Similarly, the requirements of nonprofits, such as interacting with donors and those the nonprofit serves, can seldom be accomplished by AI.  AI lacks the human connection and sincerity that a handwritten letter, personal phone call, or other human touch provides.


When adopting AI technology, it is important to consider strengthening organizational data privacy and to understand the risks posed by AI.  It is particularly important to consider the ethical implications of the amount and type of data used. For assistance in addressing the pros and cons of AI for your organization, consider the questions below to ensure that your organization is getting the most out of this beneficial technology without ignoring the practical and ethical issues:

General questions and ethical considerations:

  • How does our organization use AI?  
  • How is our organization considering using AI in the future?
  • How should our organization prepare to introduce AI?
  • How can our organization ensure that the dataset used to train AI models is representative and does not include harmful biases?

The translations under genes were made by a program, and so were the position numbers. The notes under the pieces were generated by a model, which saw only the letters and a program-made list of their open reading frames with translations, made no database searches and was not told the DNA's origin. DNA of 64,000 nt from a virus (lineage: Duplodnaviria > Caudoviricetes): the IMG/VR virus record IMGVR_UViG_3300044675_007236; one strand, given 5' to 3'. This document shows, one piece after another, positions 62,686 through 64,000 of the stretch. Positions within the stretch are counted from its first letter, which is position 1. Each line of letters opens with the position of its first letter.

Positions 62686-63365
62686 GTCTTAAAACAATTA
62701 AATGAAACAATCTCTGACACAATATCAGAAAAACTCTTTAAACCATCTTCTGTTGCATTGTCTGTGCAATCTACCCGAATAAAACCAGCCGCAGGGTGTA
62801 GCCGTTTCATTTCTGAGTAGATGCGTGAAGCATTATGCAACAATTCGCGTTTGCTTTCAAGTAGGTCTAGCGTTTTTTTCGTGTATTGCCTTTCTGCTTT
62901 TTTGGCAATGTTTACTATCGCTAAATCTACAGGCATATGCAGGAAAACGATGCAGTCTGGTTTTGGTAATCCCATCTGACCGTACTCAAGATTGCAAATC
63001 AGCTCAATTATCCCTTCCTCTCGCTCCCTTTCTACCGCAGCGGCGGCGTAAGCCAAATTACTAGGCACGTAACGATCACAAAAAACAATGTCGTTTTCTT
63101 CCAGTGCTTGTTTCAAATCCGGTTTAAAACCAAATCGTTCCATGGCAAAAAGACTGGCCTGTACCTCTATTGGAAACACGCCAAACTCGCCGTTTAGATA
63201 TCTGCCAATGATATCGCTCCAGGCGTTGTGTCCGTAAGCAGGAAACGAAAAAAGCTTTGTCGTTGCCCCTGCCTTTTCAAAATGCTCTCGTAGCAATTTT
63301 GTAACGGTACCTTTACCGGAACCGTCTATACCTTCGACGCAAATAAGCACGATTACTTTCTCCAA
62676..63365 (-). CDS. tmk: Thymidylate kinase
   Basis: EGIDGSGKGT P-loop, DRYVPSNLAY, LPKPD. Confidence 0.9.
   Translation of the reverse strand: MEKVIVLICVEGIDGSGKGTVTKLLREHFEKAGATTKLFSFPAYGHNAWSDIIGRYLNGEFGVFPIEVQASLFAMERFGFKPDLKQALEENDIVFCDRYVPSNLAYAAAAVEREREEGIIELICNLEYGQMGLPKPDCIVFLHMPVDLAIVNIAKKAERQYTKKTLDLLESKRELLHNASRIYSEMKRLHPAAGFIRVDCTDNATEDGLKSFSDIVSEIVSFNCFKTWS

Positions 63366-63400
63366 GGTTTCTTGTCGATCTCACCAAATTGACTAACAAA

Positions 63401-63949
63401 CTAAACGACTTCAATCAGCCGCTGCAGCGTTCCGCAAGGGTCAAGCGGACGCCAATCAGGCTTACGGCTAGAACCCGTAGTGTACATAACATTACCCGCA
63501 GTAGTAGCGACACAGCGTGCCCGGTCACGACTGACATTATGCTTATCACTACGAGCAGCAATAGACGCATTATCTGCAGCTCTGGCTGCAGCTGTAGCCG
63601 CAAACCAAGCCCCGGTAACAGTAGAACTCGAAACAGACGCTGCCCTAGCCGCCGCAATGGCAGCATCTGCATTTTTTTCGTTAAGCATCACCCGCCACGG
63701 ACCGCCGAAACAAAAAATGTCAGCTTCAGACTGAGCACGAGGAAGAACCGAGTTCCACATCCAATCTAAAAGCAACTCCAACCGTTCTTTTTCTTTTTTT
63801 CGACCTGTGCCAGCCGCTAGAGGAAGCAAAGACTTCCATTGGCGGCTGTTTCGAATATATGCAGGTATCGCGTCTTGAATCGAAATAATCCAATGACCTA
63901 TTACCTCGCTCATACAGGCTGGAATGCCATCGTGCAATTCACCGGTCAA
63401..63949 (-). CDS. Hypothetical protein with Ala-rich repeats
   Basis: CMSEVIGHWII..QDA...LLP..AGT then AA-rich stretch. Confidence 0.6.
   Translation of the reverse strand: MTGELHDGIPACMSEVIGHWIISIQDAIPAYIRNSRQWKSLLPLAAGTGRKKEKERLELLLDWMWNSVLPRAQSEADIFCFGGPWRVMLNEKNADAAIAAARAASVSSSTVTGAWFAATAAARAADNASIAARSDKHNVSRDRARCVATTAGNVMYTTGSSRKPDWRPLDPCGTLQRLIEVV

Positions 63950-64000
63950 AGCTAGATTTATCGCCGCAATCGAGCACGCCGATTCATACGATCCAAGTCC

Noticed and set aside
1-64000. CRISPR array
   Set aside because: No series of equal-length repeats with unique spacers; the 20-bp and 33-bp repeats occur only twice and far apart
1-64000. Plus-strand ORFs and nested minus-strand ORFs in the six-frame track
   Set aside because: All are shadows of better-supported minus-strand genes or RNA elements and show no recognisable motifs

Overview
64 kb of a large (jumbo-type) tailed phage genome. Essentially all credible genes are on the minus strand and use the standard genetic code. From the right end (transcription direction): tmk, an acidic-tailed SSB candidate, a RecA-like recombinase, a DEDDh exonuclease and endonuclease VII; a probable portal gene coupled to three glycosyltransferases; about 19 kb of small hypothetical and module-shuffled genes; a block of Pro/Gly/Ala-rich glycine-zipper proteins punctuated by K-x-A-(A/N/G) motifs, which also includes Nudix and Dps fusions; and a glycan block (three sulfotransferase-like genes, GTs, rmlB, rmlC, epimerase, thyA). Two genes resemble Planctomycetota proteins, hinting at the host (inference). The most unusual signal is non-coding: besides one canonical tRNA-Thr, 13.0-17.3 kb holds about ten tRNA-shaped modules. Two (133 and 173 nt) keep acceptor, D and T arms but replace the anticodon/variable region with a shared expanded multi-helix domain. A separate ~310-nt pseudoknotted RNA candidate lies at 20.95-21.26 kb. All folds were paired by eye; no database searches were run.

• How can our organization ensure transparency in how AI makes decisions and how our organization uses AI?  

Cybersecurity review:

  • Does our organization have a formal cybersecurity program in place?
  • Who is responsible for technology and cybersecurity in our organization?
  • How is our organization’s data currently safeguarded?
  • How is member, donor, and other information and data protected in our organization?
  • What are the potential risks concerning data privacy violations?
  • Are there areas of risk where we should reconsider the use of AI or simply areas where human engagement is better?  

Employee usage and policies:

  • How do we encourage employees to use AI for productivity purposes and not simply to take shortcuts?
  • Do we need to put policies in place regarding AI use?

If you are interested in learning more about the ethical implications of AI, you may find the organization “AI and Faith” helpful.  AI and Faith is a pluralist organization that creates content bringing the values of the world’s major religions to the debates around the ethical development of AI technologies.9  You may also be interested in the Journal of Moral Theology’s Spring 2022 Special Issue on AI.10






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7 See, e.g.,